Astronomy is out of this world!

By Amy

This past December, I let my 3 year-old daughter stay up past her bedtime and took her outside to see the Geminids meteor shower for her first experience of star-gazing. I told her we were going to see the shooting stars. We bundled up and set up camp on our back porch. “Wow! Is that the moon? What’s that mommy?! Is those stars?” Though she was sometimes more enthralled by the airplanes passing in the night, she developed a love for the mystery of space. What is all that stuff up there?

Milky Way
The Milky Way galaxy is visible from Earth in the winter and summer.
(Copyright: Ben Canales)

Not all of us can be astronauts, but anyone can open a book and explore our vast, inky home vicariously. That knowledge can then be taken into our back yards, where we can tilt our heads back and behold the wonders of the universe.

The library is the perfect place to begin your journey into space. The Fontana Regional Library has a number of resources for fledgling astronomers, from star maps and guides to navigating the sky to the more complex science and theories of black holes, dark matter, and the beautiful, sometimes mysterious, wonders of the universe.

The large Whirlpool Galaxy
The large Whirlpool Galaxy
More advanced readers may enjoy the works of Stephen Hawking, an author and theoretical physicist who has made the physics of the universe accessible to the general public. Hawking’s latest book, The Grand Design, delves into cutting edge physics to attempt to answer such questions as “When and how did the universe begin?”, “Why are we here?” and many other philosophical and scientific questions about the existence of our universe.

You can also access NCLive through to search for magazines, e-books, videos, and more for information on astronomy and other topics of interest, right from home or in our computer labs!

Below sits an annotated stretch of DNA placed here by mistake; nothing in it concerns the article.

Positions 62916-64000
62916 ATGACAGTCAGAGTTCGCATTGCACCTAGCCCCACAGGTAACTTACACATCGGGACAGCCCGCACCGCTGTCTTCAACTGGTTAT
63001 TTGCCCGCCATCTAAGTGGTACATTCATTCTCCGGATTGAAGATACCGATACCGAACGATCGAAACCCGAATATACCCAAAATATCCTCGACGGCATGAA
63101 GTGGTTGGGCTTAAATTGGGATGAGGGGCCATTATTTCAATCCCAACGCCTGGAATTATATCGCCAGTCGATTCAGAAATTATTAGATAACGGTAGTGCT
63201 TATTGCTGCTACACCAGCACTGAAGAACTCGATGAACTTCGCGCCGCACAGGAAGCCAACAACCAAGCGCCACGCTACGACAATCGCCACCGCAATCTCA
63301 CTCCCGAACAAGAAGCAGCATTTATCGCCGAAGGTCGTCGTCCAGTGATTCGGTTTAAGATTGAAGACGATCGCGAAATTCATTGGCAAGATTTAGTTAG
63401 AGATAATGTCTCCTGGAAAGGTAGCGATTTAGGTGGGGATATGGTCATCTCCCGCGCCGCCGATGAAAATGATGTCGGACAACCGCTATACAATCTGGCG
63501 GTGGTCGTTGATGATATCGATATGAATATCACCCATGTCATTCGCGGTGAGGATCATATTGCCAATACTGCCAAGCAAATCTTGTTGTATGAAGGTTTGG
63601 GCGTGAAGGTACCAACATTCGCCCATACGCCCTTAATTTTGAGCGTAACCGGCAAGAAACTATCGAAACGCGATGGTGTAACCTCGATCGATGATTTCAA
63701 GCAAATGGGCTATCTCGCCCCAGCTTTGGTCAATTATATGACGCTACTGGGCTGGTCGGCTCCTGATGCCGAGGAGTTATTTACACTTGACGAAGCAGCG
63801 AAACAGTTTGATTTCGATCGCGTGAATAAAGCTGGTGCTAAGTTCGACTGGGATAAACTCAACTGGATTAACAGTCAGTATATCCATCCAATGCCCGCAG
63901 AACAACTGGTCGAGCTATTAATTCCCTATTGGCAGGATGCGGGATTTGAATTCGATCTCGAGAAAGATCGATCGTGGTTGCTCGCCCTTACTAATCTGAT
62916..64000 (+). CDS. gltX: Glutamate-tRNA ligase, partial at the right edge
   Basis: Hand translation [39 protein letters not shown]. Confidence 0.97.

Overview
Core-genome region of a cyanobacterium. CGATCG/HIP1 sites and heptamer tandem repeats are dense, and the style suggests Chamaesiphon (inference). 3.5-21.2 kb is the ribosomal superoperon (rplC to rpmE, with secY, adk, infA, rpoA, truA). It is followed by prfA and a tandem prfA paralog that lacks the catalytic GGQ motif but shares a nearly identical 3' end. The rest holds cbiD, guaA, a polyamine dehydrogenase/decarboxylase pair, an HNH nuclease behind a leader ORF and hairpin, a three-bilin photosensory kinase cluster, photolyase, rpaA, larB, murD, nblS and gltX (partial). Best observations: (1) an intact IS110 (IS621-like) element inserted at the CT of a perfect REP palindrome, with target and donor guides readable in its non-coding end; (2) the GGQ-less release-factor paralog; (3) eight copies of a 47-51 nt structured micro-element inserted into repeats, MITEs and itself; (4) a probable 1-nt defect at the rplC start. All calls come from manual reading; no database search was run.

At around sunset on June 5th, most of North America will be able to view the planet Venus pass in front of the Sun, an astrological event that will not take place again until the year 2117! The transit of Venus is viewable without the use of binoculars or telescopes. All one needs to see the shadow of Venus passing in front of the sun is a safe solar filter (Sky and Telescope Magazine has an article on viewing safety).

The Albert Carlton-Cashiers Community Library will be hosting a Transit of Venus viewing party Tuesday June 5:

We’ll be gathering in the field behind the library at 5:30pm to watch this last chance of our lifetimes celestial show. The transit begins shortly after 6pm and will last until sunset. Eye protection for direct solar viewing will be provided.

“Like” Fontana Regional Library on Facebook for up-to-date information.

The Astronomy Club of Asheville will also have solar safe telescopes set up for viewing the Venus transit. More information about the organization’s event can be found here.

2004 Venus Transit
The 2004 Venus transit
as seen from NASA’s Sun-observing TRACE spacecraft.

3 thoughts on “Astronomy is out of this world!

  1. Great first blog Amy. Isn’t it amazing to see things for the first time (again) through the eyes of a child? They seem to have a way to make you see things that you normally take for granted.
    I love looking at the night sky and watching for shooting stars is one of my favorites.


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